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ARE ENTREPRENEURS FROM MARS OR FROM VENUS? VISHAL K. GUPTA University of Missouri Department of Management Columbia, MO 65211-2600 Phone: (573) 882-7659 DANIEL B. TURBAN

University of Missouri-Columbia, USA S. ARZU WASTI

Sabanci University, Turkey ARIJIT SIKDAR

Indian Institute of Management, India ABSTRACT

We examine gender-role stereotypes in entrepreneurship and their relationship with entrepreneurial intentions. We found that entrepreneurs are perceived to have predominantly male characteristics, though, women also perceived entrepreneurs and females as having similar characteristics. Perceptions of similarity of oneself to males were found to be related to

entrepreneurial intentions.


It is a well known fact that more males, than females, pursue entrepreneurship as a career. Gender differences in entrepreneurial activity are both persistent and universal. However, for most of its history entrepreneurship research was based predominantly on and about males. To use Venkataraman & Sarasvathy (2000)’s metaphor, entrepreneurship research had long been ‘Romeo and Juliet’ without the Juliet. It is only in recent years that entrepreneurship researchers have begun to investigate the reasons for the difference in rate of entrepreneurial activity

between men and women. In this study, we seek to further our understanding of gender differences in entrepreneurial activity by examining the role of gender role stereotypes of entrepreneurship and the relationship of gender stereotypes with entrepreneurial intentions.

Gender-role stereotyping- widely shared beliefs about the gender appropriateness of professions- has been a relatively under researched topic in entrepreneurship. Since there has been a lack of research investigating the existence of gender-role stereotypes and its relationship with entrepreneurial intentions, this study investigates what characteristics men and women attribute to males, females and entrepreneurs and seek to understand the gender-role stereotypes about entrepreneurs. We also seek to understand if gender role stereotypes influence men and women’s intention to start their own business. While it is important to understand the extent to which gender-role stereotypical thinking about entrepreneurship exists within the United States, it is of equal importance to investigate this phenomenon in other countries. Thus, we examine


gender-role stereotypes and its relationship to entrepreneurship intentions across three countries with very different social, religious and cultural values- US, Turkey and India. The Schein (1973) 92-item descriptive index was used to calculate the similarity between respondents’ description of themselves with their description of males and female respectively and the relationship of similarity between self & male and self & female with their entrepreneurial intentions.


Stereotyping refers to the human tendency to categorize people into general groups based on attributes such as sex or occupation and to then develop beliefs about the characteristics and behavior of members of these groups (Powell, Butterfield & Parent, 2002). Stereotypes are descriptive as well as prescriptive in nature. The two aspects of stereotypes, descriptive and prescriptive, are not mutually exclusive, rather they overlap substantially in content. The behavior that is prescribed is directly related to the characteristics that describe the particular group. Stereotyping is not limited to certain professions or types of people but is an all-pervasive human phenomenon (Fiske & Taylor, 1991).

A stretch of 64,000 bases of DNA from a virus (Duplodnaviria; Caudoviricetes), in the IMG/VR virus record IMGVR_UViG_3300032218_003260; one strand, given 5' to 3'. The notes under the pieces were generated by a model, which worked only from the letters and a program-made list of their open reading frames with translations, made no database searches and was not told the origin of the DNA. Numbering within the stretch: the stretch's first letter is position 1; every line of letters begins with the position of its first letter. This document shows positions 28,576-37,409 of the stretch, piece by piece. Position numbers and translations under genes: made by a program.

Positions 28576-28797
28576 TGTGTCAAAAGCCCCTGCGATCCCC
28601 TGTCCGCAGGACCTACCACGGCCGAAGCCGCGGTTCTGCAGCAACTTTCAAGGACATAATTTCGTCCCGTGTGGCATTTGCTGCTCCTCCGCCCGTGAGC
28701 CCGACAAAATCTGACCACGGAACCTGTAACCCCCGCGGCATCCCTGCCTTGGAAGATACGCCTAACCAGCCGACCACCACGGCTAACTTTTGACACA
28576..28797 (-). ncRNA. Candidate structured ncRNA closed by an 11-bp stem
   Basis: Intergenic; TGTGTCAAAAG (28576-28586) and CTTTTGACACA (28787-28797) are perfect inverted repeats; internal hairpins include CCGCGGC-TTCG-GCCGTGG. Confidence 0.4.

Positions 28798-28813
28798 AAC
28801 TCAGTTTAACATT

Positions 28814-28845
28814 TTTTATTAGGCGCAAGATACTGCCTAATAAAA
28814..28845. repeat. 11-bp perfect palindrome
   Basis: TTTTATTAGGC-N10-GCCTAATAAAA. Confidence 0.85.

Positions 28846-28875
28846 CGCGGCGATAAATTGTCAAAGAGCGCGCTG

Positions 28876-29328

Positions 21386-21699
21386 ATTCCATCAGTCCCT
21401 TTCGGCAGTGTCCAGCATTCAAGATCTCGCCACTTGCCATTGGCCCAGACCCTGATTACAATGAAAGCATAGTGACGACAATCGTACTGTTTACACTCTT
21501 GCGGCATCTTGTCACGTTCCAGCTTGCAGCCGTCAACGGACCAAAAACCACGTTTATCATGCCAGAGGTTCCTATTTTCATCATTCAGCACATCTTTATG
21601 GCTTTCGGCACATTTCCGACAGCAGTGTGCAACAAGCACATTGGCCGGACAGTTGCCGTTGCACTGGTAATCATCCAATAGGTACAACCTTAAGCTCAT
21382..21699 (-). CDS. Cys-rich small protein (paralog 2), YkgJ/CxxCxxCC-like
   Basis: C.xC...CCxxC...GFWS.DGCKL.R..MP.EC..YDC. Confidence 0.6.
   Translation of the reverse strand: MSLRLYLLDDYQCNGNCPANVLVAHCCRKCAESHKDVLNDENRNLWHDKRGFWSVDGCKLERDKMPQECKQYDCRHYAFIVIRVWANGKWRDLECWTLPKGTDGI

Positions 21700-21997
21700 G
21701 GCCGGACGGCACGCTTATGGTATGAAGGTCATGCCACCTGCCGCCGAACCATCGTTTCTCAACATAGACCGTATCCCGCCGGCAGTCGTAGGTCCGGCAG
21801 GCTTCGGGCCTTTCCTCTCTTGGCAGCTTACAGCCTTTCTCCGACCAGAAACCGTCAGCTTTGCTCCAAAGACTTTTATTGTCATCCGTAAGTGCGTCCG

One of the most enduring and easily perceived bases for stereotyping is gender. Visually prominent physical features, such as gender, enable people to quickly sort others into categories, and because gender is physically perceptible, it may be a universal dimension for stereotyping people (Fiske & Taylor, 1991; Powell & Graves, 2003). Women are commonly believed to have more communion qualities (expressiveness, connectedness, relatedness, kindness,

supportiveness, timidness) whereas men are associated with more agentic qualities

(independence, aggressiveness, autonomy, instrumentality, courage). These gender stereotypes not only describe how men and women are but also how they should be (Heilman, Wallen, Fuchs, & Tamkins, 2004; Schein, 2001). Thus, scholars have suggested that the single most important hurdle for women wanting to go into leadership and management roles is the persistent stereotype that associates these jobs with males (Antal & Izraeli, 1993). Therefore, stereotypes can be powerful gatekeepers restricting access for people who do not fit the prevailing


However, to date a systematic investigation of gender stereotypes and its possible relationships with entrepreneurial intentions has been missing in the entrepreneurship literature. This is surprising considering that there is a growing body of literature (both theoretical and practitioner) that seeks to understand and encourage entrepreneurship particularly among women (e.g. Fay & Williams, 1993; Fischer, Reuber, & Dyke, 1993).

Just as in management and leadership, if individuals do not see themselves as able to fit the prevailing stereotype of an entrepreneur they may not choose this career track. All else being equal the perceived similarity between the characteristics of entrepreneurs and a particular gender increases the likelihood that members of that gender, rather than those of the other gender, will chose to be an entrepreneur. People influenced by stereotypical thinking are more likely to ‘think entrepreneur’ and then think of a particular gender. Gender-specific association of particular professions, like entrepreneurship, can lead to prejudicial beliefs and discrimination against the other gender (Swim, Bogrida, Maruyama & Myers, 1989). Also, men and women in gender-incongruent roles may “lack the authority required to organize people and resources to accomplish the task-relevant goals inherent in these roles” (Eagly & Schmidt, 2001, p. 791) further discouraging people from taking on gender-incongruent roles.